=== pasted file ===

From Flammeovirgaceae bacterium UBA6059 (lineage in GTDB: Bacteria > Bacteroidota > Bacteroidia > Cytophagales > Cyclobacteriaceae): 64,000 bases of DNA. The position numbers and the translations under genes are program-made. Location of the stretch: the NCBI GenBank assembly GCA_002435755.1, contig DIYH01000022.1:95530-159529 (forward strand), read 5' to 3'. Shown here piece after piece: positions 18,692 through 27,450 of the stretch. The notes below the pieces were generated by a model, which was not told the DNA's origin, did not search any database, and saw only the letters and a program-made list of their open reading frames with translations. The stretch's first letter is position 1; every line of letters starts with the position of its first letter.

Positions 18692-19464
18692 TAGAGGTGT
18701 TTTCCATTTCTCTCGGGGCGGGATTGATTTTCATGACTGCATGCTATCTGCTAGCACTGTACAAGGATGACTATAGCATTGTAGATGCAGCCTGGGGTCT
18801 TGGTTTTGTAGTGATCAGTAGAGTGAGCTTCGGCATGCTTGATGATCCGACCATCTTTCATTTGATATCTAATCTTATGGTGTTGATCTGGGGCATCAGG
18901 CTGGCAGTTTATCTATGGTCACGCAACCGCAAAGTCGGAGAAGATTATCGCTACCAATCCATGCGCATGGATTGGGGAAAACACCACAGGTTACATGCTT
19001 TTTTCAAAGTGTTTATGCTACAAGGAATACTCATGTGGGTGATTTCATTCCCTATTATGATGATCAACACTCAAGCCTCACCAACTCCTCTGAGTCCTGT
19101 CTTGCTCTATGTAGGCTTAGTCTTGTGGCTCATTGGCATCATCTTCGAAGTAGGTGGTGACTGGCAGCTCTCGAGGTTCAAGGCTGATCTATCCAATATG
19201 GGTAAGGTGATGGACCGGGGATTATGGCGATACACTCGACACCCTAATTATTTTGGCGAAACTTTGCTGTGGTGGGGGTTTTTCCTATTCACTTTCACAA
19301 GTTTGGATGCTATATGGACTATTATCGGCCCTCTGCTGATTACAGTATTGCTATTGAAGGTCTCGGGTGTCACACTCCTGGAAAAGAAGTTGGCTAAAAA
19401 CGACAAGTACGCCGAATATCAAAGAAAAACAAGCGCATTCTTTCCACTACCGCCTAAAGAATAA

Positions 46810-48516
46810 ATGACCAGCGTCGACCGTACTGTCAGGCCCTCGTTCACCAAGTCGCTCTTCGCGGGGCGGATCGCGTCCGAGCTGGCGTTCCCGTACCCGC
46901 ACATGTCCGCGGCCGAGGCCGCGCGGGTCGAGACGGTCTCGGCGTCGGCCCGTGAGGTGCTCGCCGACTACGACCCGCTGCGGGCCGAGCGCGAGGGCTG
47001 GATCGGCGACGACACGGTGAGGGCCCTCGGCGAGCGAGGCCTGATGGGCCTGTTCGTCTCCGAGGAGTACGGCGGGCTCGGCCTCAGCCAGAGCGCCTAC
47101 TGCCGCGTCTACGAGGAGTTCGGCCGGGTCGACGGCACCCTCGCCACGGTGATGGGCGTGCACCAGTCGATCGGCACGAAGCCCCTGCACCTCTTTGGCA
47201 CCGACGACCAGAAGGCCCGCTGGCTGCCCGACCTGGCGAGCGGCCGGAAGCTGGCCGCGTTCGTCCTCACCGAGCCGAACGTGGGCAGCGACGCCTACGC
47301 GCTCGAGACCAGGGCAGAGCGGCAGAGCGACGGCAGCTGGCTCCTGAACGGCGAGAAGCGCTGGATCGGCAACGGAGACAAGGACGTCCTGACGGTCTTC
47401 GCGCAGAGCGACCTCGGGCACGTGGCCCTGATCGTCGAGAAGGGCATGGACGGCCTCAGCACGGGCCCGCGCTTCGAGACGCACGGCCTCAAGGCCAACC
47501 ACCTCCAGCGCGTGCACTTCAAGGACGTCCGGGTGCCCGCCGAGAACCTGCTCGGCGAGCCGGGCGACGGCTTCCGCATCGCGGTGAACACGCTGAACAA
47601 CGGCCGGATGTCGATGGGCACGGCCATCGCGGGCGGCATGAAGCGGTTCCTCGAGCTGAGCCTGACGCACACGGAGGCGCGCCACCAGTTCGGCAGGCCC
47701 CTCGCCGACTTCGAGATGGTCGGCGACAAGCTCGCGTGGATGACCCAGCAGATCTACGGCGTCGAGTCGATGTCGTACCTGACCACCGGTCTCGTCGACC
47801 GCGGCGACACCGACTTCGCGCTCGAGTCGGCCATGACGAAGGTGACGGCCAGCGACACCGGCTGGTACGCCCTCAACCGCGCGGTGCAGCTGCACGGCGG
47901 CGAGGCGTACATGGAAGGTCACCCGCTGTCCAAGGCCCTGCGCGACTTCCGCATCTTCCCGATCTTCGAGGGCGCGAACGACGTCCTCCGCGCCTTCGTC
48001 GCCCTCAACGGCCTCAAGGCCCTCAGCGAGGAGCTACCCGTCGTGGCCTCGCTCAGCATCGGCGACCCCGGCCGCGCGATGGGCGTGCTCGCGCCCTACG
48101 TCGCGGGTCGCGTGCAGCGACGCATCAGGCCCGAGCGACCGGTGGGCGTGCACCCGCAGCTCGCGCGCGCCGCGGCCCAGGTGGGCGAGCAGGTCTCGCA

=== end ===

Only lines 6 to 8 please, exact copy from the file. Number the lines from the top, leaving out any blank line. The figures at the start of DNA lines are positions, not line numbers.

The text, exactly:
18901 CTGGCAGTTTATCTATGGTCACGCAACCGCAAAGTCGGAGAAGATTATCGCTACCAATCCATGCGCATGGATTGGGGAAAACACCACAGGTTACATGCTT
19001 TTTTCAAAGTGTTTATGCTACAAGGAATACTCATGTGGGTGATTTCATTCCCTATTATGATGATCAACACTCAAGCCTCACCAACTCCTCTGAGTCCTGT
19101 CTTGCTCTATGTAGGCTTAGTCTTGTGGCTCATTGGCATCATCTTCGAAGTAGGTGGTGACTGGCAGCTCTCGAGGTTCAAGGCTGATCTATCCAATATG